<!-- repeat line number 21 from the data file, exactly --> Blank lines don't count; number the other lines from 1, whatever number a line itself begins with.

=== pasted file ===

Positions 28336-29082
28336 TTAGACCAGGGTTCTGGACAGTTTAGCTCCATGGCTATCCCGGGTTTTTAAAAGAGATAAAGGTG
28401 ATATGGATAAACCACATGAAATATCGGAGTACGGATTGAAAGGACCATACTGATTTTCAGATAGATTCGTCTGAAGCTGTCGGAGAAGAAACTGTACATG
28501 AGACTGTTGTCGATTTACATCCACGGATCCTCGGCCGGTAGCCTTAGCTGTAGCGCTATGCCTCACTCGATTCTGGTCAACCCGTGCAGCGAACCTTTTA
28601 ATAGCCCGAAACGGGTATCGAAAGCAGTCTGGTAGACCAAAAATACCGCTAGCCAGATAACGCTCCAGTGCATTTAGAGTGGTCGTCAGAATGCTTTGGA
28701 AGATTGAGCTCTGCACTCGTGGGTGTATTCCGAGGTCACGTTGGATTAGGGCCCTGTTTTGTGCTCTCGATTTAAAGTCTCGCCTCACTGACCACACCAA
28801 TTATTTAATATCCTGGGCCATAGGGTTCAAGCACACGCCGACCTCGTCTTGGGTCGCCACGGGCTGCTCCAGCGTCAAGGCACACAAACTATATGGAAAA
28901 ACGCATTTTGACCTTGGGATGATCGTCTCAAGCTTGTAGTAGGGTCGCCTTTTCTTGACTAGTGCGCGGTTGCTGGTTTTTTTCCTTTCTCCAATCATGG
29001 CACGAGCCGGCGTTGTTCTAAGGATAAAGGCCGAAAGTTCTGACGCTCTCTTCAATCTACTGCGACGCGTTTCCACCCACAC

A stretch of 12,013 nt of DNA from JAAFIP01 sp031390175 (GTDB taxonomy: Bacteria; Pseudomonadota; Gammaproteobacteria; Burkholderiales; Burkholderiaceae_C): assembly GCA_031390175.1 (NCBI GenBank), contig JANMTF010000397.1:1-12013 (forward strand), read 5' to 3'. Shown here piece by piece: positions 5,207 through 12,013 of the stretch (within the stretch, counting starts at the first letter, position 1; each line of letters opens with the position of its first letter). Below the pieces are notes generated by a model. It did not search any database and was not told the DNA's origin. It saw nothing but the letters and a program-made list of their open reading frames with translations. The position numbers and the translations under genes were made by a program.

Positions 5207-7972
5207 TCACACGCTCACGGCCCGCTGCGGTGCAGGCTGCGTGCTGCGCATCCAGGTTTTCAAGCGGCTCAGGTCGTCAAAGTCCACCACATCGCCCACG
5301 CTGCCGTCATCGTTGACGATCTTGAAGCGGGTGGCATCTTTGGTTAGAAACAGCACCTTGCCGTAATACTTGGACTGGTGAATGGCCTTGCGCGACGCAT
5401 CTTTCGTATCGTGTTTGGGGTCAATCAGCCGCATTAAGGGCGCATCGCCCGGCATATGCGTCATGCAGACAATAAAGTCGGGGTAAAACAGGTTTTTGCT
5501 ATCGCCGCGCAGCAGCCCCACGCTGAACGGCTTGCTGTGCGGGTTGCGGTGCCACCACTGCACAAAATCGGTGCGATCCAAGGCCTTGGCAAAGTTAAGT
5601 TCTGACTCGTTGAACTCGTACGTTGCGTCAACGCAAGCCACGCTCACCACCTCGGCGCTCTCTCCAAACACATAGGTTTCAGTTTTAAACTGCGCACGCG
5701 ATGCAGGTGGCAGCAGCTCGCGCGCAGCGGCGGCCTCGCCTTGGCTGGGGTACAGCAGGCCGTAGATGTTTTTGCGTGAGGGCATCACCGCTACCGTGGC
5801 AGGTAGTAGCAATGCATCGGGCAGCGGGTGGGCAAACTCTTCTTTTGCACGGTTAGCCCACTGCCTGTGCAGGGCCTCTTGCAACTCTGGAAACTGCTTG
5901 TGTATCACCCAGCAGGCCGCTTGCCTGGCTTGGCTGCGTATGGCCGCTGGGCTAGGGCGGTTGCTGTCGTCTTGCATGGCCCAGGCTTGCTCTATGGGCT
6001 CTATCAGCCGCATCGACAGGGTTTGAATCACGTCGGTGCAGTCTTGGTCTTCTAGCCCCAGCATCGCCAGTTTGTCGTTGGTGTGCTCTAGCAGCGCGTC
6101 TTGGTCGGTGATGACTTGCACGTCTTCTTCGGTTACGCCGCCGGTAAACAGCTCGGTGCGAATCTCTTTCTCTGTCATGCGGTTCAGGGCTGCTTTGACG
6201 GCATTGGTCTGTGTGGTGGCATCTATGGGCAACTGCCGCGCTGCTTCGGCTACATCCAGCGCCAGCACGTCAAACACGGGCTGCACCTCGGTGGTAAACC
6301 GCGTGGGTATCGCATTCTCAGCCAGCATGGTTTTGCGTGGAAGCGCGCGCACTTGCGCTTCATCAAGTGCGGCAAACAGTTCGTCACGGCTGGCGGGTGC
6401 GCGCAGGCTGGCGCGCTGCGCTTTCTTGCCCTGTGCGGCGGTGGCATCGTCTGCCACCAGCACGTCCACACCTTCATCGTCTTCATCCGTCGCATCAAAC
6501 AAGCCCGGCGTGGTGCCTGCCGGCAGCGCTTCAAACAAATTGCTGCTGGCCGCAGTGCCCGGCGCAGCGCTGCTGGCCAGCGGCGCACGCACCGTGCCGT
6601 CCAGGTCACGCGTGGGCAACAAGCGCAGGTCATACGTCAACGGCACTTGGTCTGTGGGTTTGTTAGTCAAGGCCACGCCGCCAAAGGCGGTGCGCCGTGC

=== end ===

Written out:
6101 TTGGTCGGTGATGACTTGCACGTCTTCTTCGGTTACGCCGCCGGTAAACAGCTCGGTGCGAATCTCTTTCTCTGTCATGCGGTTCAGGGCTGCTTTGACG